Birds in Paradise: A Day in Bali Bird Park

Birds in Bali Bird Park

The attendant showed us the calculator screen,”800,000 rupiah…”

The cost for two tickets to Bali Bird Park.

We hadn’t done our homework. We made the 30 minute drive south from Ubud and arrived to find out the entrance price, the equivalent of $27 USD/each, was far more than our cheap selves wanted to pay for a nonchalant day trip.

We looked at each other, contemplation heavy on our faces. Do we or don’t we? We don’t even pay that for one or two nights’ accommodation in a guesthouse. We don’t spend that much on a trip to the grocery store. Living in the so-called “developing world” for 3 years has ruined me and skewed my perception of what something should cost.

We love birds; it’s a fact we’ve discussed frequently. So we fork over the cash.

cassowary in Bali Bird Park

Birds in Bali Bird Park

Lucky for us, we wouldn’t be sorry. For the next five hours we run around like excited children on a school field-trip.

Jim is so excited upon seeing his first parrot that he runs over to greet it, quickly thrusting his arm forward to beckon the bird aboard. The creature, undoubtably frightened by the sudden movement, chomps down hard on a thick chunk of Jim’s forearm. Jim cries out in panic, nearby tourists and park rangers perk up and look our way; the bird lets go.

parrots in Bali Bird Park

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Having decided early on to make the most of our day, and hence get our moneys worth, we successfully attempt to squeeze in every activity and show listed on the program. We watch all the bird feedings including the pelicans, for whom we are given slimy little fish to toss into their eager mouths. Their bizarre yellow eyes stare intently at us and their strange, giant mouths grab at the food like giant chopsticks.

The park offers plenty of photo opportunities, which allow us to hold various exotic birds and other creatures; hornbills, parrots, iguanas, turtles, while an attendant snaps a shot of us on their camera (along with ours). We don’t miss out on any of these. However, we do opt out of spending $30 at the gift shop for a cheesy set of printouts complete with colorful cartoon bird border.

pelicans at the bali bird park

pidgeon at the Bali Bird Park

Lorry feeding at the Bali Bird Park

golden pheasant
Me and the Hornbills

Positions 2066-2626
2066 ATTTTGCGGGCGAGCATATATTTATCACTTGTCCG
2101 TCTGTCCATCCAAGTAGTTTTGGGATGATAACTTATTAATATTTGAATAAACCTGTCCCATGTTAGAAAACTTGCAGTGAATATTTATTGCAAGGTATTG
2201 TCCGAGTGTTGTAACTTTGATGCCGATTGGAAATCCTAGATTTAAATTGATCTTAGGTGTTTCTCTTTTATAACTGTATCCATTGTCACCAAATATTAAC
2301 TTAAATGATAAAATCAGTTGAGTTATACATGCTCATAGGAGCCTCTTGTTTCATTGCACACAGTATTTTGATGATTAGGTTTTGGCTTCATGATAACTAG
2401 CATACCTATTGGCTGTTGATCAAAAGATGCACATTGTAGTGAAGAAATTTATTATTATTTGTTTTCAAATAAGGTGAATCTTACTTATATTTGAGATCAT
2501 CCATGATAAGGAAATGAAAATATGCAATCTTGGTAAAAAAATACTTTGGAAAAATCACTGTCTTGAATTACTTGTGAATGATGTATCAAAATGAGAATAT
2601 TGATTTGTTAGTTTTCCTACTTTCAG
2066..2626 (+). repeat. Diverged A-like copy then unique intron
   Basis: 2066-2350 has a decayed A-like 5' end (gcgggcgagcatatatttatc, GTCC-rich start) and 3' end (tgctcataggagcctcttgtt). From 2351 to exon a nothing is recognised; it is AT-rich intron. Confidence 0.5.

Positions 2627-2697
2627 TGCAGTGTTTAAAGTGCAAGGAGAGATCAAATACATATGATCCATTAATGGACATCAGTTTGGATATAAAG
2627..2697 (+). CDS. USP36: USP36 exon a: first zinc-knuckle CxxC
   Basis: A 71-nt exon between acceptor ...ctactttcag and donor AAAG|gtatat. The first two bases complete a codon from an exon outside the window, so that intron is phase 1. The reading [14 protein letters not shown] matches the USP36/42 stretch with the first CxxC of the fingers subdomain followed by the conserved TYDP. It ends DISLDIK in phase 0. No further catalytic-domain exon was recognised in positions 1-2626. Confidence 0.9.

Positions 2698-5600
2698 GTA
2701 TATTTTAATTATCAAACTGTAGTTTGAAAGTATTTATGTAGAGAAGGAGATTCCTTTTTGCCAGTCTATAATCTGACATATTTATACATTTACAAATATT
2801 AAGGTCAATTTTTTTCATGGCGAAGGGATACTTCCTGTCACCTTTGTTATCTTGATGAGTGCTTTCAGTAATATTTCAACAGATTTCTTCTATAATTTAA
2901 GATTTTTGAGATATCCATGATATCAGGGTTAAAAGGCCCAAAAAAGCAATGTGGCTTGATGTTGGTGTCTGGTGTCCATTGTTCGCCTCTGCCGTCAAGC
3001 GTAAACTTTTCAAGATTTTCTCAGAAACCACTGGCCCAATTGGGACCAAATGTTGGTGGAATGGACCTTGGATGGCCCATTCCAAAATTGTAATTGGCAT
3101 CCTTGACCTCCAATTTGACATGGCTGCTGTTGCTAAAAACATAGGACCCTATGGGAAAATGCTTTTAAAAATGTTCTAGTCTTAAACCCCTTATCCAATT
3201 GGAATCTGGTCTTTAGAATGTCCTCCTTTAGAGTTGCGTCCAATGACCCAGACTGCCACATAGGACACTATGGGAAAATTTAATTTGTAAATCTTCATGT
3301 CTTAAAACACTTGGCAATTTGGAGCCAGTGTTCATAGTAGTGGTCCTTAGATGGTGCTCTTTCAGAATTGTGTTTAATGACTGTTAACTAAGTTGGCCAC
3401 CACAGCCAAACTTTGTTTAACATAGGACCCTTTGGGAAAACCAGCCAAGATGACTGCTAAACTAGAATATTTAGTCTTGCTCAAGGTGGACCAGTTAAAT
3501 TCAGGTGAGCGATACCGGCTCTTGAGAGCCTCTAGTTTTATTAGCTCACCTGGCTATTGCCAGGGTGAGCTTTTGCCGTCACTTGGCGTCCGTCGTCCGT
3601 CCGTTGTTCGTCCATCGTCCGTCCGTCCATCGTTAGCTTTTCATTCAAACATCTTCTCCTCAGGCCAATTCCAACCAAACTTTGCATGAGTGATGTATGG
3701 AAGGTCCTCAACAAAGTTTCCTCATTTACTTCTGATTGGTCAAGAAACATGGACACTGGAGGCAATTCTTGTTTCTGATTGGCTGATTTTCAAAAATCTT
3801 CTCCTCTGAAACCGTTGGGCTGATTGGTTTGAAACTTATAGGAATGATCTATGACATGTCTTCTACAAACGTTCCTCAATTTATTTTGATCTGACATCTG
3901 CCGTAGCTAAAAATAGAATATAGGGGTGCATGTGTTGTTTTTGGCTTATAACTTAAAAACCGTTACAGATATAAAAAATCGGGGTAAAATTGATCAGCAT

We spent a great deal of time just wandering around, looking at the colorful birds. With 1000 resident birds, there are many breeds flying about which I have never seen. Many look straight out of a Disney movie; so vibrantly colorful, they could be cartoons. Although, my favorite creature is not a bird at all, but the giant fruit bats common in Bali. With a body of up to three pounds and a wingspan of up to five feet, they look less like bats and more like giant winged rodents. I could spend all day staring at this strange animal.

Huge Balinese bat at the Bali Bird Park

We watch a rather impressive show featuring birds of prey. Epic music plays as a pretty Balinese woman in a short skirt and head seat narrates in both English and Bahasa; “Carefully watch the grass here. The Sea Eagle swoops down to catch it’s prey! Basic instinct!” At one point the rangers set free a small flock of Amazon Parrots. They soar together through the air, gliding together in a colorful formation. This is my favorite part.

birds of prey performing at the Bali Bird Park

Amazon parrots performing at the Bali Bird Park

Amazon parrots performing at the Bali Bird Park

Amazon parrots performing at the Bali Bird Park

Amazon parrots performing at the Bali Bird Park

Amazon parrots performing at the Bali Bird Park

The grand finale involves a demonstration with volunteers. A brave little girl comes to the front, the pretty announcer puts tray above her head. She places raw meat on the tray. A small bird of prey swoops down and snatches the meat from the tray. The audience claps in awe. After, an older volunteer comes to the front. This time there will be no tray. The swift bird swoops down, grabs the treat from her bare head. The audience goes wild.

Birds of prey performing at the Bali Bird Park

Birds of Prey performing at the Bali Bird Park

The price includes entrance to the reptile park, which has a collection of various snakes, frogs, lizards and gators on beautifully landscaped tropical grounds. The humongous salt water crocodiles were my favorite part of this section. These are massive, the largest species of all living reptiles, with big teeth, and evil eyes. They sit so still you wonder if they are real. One had blood and feathers poking out of his crooked teeth from a recent meal.

Sure $27 was a lot for us to pay on an activity, but we both agreed the Bali Bird Park was worth it. It’s usually true; you get what you pay for.
Jim and the Iguana

me and the turtle at the Bali reptile park

Salt water crocodile

bali bird park
Bali bird park

cagedbird1

Mandarin Duck

jim and peacock in Bali Bird Park

me and the peacock in bali bird park

Bali Bird Park 

Bali Bird Park Information:
The Bali Bird Park is located just off J Raya Singapadu, ie. the road from Ubud to Denpasar, see here. It’s open 7 days a week from 9 AM to 5 PM. We arrived by motorbike from Ubud, however it’s a popular destination, and you can easily arrange private transport. Tickets are $27 for adults and about half that for kids–who, by the way, will love this place. There is a reasonably priced restaurant in the park. For more information about the park see here.

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